In a landmark decision last week, the United States District Court for the Eastern District of Virginia declined to impose per-claim statutory penalties of more than $50 million in a False Claims Act (FCA) case with more than 9,000 "false" claims but no damages. The court held that imposing such a disproportionate penalty would violate the Eighth Amendment's Excessive Fines Clause, and that it lacked discretion unilaterally to reduce the penalty under the statute. As a result, after years of pre-trial procedural wrangling and following a jury verdict, the relators (and the United States) recovered neither damages nor penalties. See United States ex rel. Bunk v. Birkart Globistics GmbH & Co., et al., No. 1:02-cv-1168 (E.D. Va. Feb. 14, 2012). This case demonstrates the pitfalls for relators and for the government itself in actively pursuing FCA claims in the absence of provable damages. This case involved a Department of Defense contract for the transportation of military household goods between U.S. military installations in Europe. The allegation was that bidders colluded on pricing after meeting with procurement personnel in 2001. Although a FCA qui tam complaint was filed under seal in 2002, the government did not intervene until 2008 (and then only partially) and the relators went to trial on the remaining claims in 2011. At trial, the jury found that the winning contractor falsely certified in its bid that there was no collusive activity, and that, as a result, each of its 9,100-plus invoices was deemed "false." The question for the court was whether to impose any penalties under the FCA in the absence of evidence that the collusion resulted in increased prices or any other actual loss.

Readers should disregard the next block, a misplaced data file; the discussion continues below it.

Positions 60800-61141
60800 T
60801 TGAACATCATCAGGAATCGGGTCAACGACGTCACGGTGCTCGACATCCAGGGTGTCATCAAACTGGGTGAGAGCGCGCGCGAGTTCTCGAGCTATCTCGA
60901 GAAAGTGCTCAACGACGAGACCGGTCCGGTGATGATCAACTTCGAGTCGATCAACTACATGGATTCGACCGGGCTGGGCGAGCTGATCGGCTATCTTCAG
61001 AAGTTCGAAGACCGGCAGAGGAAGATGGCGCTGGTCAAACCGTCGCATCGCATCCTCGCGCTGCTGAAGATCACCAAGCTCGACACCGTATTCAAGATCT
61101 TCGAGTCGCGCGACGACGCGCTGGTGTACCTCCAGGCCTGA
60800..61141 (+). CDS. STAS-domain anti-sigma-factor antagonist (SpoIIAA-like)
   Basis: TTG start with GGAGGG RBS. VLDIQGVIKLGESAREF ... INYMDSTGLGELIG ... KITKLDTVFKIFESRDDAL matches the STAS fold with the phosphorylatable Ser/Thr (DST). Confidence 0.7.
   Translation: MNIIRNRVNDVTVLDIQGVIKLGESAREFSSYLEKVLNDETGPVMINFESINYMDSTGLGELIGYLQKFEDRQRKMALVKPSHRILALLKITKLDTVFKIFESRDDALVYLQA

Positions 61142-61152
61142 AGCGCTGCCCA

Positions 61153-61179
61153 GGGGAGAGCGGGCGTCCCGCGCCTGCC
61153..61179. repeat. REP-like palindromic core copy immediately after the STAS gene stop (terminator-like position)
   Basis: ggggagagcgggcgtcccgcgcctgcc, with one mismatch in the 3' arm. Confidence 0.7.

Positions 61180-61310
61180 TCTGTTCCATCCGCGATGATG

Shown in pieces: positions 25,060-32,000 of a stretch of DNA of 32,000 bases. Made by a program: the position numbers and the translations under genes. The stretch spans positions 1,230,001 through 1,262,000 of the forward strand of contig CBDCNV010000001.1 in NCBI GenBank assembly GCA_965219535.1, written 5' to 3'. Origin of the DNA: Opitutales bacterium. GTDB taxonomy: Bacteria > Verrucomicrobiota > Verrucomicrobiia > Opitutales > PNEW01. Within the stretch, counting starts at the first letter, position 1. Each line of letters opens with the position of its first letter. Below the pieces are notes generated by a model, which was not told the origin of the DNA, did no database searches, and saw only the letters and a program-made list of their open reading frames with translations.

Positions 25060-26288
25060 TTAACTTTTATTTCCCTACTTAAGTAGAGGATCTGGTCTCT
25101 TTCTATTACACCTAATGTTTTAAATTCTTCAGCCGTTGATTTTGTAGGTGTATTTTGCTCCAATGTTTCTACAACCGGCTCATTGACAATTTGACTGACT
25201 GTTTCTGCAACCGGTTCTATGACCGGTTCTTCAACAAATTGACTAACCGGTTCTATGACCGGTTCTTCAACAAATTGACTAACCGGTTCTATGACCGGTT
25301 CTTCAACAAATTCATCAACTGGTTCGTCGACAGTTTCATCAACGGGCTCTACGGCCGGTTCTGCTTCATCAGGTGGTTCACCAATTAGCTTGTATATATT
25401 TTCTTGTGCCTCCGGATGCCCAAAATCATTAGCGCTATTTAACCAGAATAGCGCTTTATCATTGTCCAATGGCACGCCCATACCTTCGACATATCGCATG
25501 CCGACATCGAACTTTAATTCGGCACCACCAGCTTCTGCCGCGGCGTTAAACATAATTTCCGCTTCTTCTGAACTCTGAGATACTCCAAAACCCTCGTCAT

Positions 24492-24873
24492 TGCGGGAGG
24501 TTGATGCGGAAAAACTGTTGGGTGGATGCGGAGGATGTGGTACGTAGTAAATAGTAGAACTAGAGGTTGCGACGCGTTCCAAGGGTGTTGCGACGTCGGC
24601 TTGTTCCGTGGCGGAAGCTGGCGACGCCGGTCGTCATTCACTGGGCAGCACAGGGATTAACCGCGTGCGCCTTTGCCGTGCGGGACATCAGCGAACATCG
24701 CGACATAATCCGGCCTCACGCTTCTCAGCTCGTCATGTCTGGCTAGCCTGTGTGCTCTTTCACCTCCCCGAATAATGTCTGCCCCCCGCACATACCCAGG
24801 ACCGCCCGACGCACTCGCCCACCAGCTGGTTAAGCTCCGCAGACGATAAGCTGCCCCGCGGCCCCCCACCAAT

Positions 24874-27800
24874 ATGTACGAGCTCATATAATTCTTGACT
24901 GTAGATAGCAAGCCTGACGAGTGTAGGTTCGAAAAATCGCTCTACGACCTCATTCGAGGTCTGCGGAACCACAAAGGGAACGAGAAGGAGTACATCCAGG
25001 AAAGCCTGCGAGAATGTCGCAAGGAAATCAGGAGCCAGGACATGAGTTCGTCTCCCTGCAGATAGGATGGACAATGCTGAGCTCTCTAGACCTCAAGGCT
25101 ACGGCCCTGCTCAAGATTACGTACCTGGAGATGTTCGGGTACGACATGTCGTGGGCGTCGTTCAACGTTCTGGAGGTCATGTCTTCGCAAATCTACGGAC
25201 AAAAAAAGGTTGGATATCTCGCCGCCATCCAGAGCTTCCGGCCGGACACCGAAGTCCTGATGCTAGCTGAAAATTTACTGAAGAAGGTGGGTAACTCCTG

Penalty of $50 Million Is Excessive Absent Proof of Actual Damages.
FCA penalties of between $5,500 and $11,000 must be imposed per false claim. 31 U.S.C. § 3729; 28 U.S.C. § 2461. With over 9,100 false invoices submitted, the court calculated the statutory FCA civil penalties to be not less than $50.2 million and not more than $100.4 million. The defendants argued that such a civil penalty would violate the Eighth Amendment, which provides: "Excessive bail shall not be required, nor excessive fines imposed, nor cruel and unusual punishments inflicted." First, concluding that FCA penalties are "essentially punitive in nature," Vermont Agency of Natural v. United States ex rel. Stevens, 529 U.S. 765, 784 (2000), the court analyzed whether the...